Transplanting Seedlings

Garden Life
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Tips from Sarah the Gardener

Growing from seed can seem a little daunting, as it isn’t just a case of popping them in the garden and hoping for the best, like you can with store bought seedlings.  Sowing seeds is a process that gives a gardener plenty to do while waiting for things to warm up outside.

For the best start in life it is good to sow seeds into a seed raising mix. It is made of exactly the right mixture of ingredients that will help your seeds germinate successfully.

When seedlings first appear, they have a set of leaves that often look nothing like the leaves on the adult plant. These are called the seed leaves and contain the nutrients the plant needs to get going. The next set of leaves look more like what they are supposed to and are called the true leaves. These are normal fully functioning leaves that create energy for the plant from the process called photosynthesis. Once the first set of true leaves are big and strong, it is time to transplant the seedling from the seed raising mix with minimal nutrients, to a more nutritious mix.

The idea with transplanting is that you need to gradually move the plant into an ever-so-slightly bigger pot until it is time to move it into the garden.  This helps the plant to develop a strong root ball.  If you just put it in a large pot straight away you will end up with weak leggy roots.  Some plants like tomatoes may need to be transplanted up to three times before being planted outside.  An indicator a plant is ready to be transplanted is the roots begin to appear out the bottom of the container.

If a seedling is left in pots that are too small they can become root bound. The roots can be damaged or suffocated, which can lead to slowed growth and the plant won’t look very healthy.  This can also cause a check in the growth of the plant that can cause problems in the long term like plants bolting to seed prematurely or never reaching their full potential, resulting in a smaller harvest or being more vulnerable to pest and disease.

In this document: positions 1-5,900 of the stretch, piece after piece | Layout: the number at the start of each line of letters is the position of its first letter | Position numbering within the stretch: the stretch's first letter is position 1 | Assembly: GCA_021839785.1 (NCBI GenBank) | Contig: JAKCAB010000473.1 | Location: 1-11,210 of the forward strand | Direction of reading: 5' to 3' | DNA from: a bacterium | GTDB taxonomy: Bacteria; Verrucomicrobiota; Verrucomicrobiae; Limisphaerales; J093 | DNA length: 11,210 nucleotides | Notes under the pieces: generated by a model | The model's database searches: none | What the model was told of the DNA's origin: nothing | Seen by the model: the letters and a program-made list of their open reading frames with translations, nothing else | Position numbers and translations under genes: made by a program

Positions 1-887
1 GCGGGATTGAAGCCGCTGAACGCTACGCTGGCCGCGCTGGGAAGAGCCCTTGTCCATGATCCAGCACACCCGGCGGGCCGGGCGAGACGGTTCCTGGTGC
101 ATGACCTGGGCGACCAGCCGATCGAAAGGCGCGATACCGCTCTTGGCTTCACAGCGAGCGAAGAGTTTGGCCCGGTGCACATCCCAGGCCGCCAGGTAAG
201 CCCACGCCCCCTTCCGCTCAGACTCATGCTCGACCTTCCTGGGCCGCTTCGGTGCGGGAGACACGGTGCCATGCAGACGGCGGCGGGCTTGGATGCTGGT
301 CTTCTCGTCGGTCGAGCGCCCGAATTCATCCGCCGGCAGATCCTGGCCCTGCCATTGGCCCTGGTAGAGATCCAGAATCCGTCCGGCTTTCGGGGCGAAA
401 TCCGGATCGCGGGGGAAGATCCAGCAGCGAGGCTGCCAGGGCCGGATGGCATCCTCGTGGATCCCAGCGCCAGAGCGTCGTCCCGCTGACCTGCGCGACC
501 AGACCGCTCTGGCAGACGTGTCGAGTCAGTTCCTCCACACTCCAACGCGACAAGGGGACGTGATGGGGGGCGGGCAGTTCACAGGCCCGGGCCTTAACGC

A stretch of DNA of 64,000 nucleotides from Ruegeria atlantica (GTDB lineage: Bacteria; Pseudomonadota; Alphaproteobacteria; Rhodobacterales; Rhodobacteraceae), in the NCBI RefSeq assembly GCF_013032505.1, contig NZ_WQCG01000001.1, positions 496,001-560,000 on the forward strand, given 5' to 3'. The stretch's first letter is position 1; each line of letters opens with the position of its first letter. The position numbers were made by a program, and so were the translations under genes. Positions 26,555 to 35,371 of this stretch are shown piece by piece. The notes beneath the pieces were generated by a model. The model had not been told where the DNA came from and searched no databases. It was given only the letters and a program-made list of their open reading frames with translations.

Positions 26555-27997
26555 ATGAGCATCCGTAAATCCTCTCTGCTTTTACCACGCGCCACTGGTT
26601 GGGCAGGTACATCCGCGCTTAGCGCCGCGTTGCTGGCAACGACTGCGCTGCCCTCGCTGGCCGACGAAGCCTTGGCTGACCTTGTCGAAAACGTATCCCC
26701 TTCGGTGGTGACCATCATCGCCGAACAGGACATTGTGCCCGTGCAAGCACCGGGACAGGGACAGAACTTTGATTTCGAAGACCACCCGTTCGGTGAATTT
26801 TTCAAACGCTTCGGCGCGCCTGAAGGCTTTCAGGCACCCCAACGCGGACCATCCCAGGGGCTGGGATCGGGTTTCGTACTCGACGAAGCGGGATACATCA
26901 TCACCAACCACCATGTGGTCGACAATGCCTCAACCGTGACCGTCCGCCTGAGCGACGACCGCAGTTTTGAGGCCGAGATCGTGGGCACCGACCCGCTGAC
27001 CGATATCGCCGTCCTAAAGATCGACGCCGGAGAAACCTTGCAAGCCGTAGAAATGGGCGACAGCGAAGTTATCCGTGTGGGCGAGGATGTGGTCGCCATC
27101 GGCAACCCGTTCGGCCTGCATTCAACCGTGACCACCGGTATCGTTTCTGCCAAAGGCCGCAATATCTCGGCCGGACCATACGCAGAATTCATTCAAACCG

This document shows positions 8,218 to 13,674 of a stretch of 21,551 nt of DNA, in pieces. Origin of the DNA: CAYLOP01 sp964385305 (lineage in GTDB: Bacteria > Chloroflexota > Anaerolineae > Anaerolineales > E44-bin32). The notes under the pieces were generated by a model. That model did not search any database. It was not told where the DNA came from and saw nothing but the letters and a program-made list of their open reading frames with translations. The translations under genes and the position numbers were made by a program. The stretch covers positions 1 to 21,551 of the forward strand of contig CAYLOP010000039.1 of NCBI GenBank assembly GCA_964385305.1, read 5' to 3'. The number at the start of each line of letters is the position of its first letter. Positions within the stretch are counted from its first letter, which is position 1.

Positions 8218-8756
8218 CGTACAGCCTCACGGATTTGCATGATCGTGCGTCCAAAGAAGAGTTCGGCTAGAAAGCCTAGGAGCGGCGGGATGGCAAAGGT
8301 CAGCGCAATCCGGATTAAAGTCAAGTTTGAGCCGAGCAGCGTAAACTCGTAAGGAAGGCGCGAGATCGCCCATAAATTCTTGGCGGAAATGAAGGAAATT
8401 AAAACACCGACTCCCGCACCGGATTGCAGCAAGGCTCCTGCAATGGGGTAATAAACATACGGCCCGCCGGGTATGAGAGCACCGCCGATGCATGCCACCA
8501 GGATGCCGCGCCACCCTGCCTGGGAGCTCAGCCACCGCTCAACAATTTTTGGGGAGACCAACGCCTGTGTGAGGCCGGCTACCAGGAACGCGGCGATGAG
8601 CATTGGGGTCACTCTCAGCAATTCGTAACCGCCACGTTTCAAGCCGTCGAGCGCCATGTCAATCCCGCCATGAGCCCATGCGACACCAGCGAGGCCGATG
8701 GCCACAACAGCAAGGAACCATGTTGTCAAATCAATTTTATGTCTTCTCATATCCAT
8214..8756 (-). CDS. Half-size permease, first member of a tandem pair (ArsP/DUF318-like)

The container

The type of container isn’t so important as the plants will be in them for such a short time.  If you don’t have a collection of plant pots ready to use, you can improvise and upcycle the appropriate sized containers from your recycle bin.  Just so long as the container is clean and has drainage holes in the bottom.  

A good-sized plant pot to start with is about 5cm across for the first transplant, then move to pots about 10cm or even 15cm across before going into the garden.

The soil

Transitioning tiny seedlings into the garden is a bit like weaning a baby, you start with gentle mix and gradually strength it up so it is close to the soil the plant will encounter in the garden.  To protect tender roots from burning, a 50:50 mix of potting mix and compost is a good starting point.  Compost is okay to use by itself, or you could use compost and soil from your garden bed at a 50:50 mix. You could even just use the soil from the garden if you don’t have anything else, however it is best to avoid garden soil for the tiniest seedlings to reduce the risk of disease.

The process

Before starting, give the plant a good watering and allow the soil to drain.  Transplant shock can be avoided by using a seaweed tonic.  Then prepare the new pot by adding soil to cover the base so the roots aren’t exposed for longer than necessary.
Getting the seedling out of the soil can be a bit tricky.  IT IS IMPORTANT NOT TO HOLD ONTO, OR PUT PRESSURE ON THE STEM.  If the stem is damaged it can affect the way the plant grows and can be an entry point for disease.  Another part of the plant to be careful with is the growing tip.  If this is damaged the plant can stop upward growth.   It is ok to hold a plant by the leaves as they aren’t structural and if damaged or removed the plant will recover and continue to grow well.

If the seedling is in a tray with loads of seedlings, get a long thin object like a pencil or seed label and gently dig into the soil beside the seedling and while holding the seedling by a leaf, lever up under the plant to loosen and free the roots.

If it is in a multi-cell container you can push up from below – either by squeezing the cell or inserting a pencil into the drainage hole.  The root ball should rise out of the pot.

If it is in a pot by itself, put your hand across the top of the pot with the plant stem between your fingers and turn the pot upside down and give it a tap and the plant should pop out and then gently hold it by the root ball.